Skip to comments.A Surprising Survival Story in the Siberian Arctic
Posted on 01/02/2004 2:47:55 PM PST by Lessismore
Artifacts dated to 30,000 years ago tell of human resilience in an unforgiving environment, and they may provide new clues to the peopling of the Americas Primates are simply not primed for Arctic survival. A person lost on the tundra in winter will quickly perish, and even the sturdiest shelter atop the permafrost provides scant refuge without a supply of fuel. Yet somehow, at the height of the last Ice Age, humans endured a similarly unforgiving environment in northern Siberia, in the Yana River valley 500 kilometers above the Arctic Circle. That's the surprising conclusion from a trove of artifacts uncovered at Yana and dated to about 30,000 years ago (using corrected radiocarbon dates). The find, described on page 52, pushes back the earliest known human occupation in the Asian Arctic by some 16,000 years.
It's impossible to know what forces drove or enticed these Stone Age pioneers so far north or how long they clung to a precarious existence in the High Arctic. That they were there at all, though, is a revelation. It's "an extremely important site," says Donald Grayson, a paleoanthropologist at the University of Washington, Seattle. Or as paleoanthropologist Frank "Ted" Goebel of the University of Nevada, Reno, sums it up: "Wow."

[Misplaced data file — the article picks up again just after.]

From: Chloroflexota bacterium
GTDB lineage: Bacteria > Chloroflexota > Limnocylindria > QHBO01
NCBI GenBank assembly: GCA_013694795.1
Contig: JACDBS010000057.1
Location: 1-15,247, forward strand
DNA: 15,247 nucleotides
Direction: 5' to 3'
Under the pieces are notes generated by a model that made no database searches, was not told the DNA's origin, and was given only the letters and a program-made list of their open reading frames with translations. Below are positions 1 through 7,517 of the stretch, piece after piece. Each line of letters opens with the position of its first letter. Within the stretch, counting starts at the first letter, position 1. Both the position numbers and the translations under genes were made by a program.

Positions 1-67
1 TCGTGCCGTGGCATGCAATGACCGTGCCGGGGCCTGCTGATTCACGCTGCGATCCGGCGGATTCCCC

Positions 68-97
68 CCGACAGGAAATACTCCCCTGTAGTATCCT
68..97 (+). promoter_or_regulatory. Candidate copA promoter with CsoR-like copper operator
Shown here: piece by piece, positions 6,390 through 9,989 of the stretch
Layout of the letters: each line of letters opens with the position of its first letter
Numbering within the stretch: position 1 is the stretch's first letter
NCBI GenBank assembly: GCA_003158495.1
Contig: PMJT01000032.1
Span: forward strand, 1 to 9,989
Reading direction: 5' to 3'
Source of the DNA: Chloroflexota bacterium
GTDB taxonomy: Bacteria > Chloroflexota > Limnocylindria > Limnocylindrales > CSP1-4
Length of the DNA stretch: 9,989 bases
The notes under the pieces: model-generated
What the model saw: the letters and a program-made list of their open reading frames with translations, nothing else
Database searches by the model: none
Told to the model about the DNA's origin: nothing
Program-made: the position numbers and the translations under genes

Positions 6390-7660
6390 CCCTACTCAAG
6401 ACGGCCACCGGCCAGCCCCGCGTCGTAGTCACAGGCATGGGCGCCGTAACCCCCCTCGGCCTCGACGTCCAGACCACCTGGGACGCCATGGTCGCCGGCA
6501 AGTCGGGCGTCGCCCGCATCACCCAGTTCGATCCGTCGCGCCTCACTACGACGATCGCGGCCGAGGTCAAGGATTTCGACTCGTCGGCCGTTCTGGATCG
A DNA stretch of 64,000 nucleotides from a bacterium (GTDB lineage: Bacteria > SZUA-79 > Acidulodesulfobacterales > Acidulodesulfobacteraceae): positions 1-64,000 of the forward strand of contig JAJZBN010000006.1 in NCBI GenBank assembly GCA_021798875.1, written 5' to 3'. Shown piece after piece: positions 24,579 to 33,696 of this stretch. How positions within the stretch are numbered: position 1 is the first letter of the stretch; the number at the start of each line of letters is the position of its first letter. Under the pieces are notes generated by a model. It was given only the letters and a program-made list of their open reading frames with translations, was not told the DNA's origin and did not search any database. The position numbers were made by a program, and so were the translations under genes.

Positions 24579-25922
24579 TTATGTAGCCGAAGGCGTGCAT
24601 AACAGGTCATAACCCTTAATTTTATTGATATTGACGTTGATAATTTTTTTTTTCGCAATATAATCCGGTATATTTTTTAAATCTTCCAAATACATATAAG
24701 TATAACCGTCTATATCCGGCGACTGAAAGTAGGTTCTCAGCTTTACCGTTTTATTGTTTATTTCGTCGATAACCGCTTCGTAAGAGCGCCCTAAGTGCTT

The discovery, by a team led by archaeologist Vladimir Pitulko of the Institute for the History of Material Culture in St. Petersburg, Russia, poses many questions. For instance, where did the hardy individuals come from? And did they adapt to hyperborean life year round, or were they fair-weather hunters chasing big game to the northern edge of the mammoth steppe?
The biggest question of all, however, is whether this desolate corner of Siberia offers a clue to the peopling of the Americas, one of archaeology's enduring puzzles. Some artifacts from Yana--two beveled foreshafts of spears carved from mammoth ivory and a spectacular specimen fashioned from the horn of a woolly rhinoceros--are strikingly similar to ones left by the Clovis people, long presumed to be the first North Americans, beginning about 13,600 years ago. "This discovery reconfirms the Siberian connection to the early peoples that entered the New World," argues Michael Waters, an archaeologist at Texas A&M University, College Station. But other artifacts, such as chipped stone cutters or diggers, don't resemble Clovis tools, leaving plenty of room for debate.
Yana is only the second site offering evidence that humans penetrated the Arctic before the final deep push of glaciers southward during the last Ice Age, the so-called glacial maximum, between 20,000 and 25,000 years ago. The first to claim this honor is a site near the Arctic Circle in European Russia called Mamontovaya Kurya, where a few years ago Pavel Pavlov of the Komi Scientific Center in Syktyvkar, Russia, and colleagues discovered stone artifacts and a mammoth tusk bearing what appear to be cut marks and dating to roughly 40,000 years ago.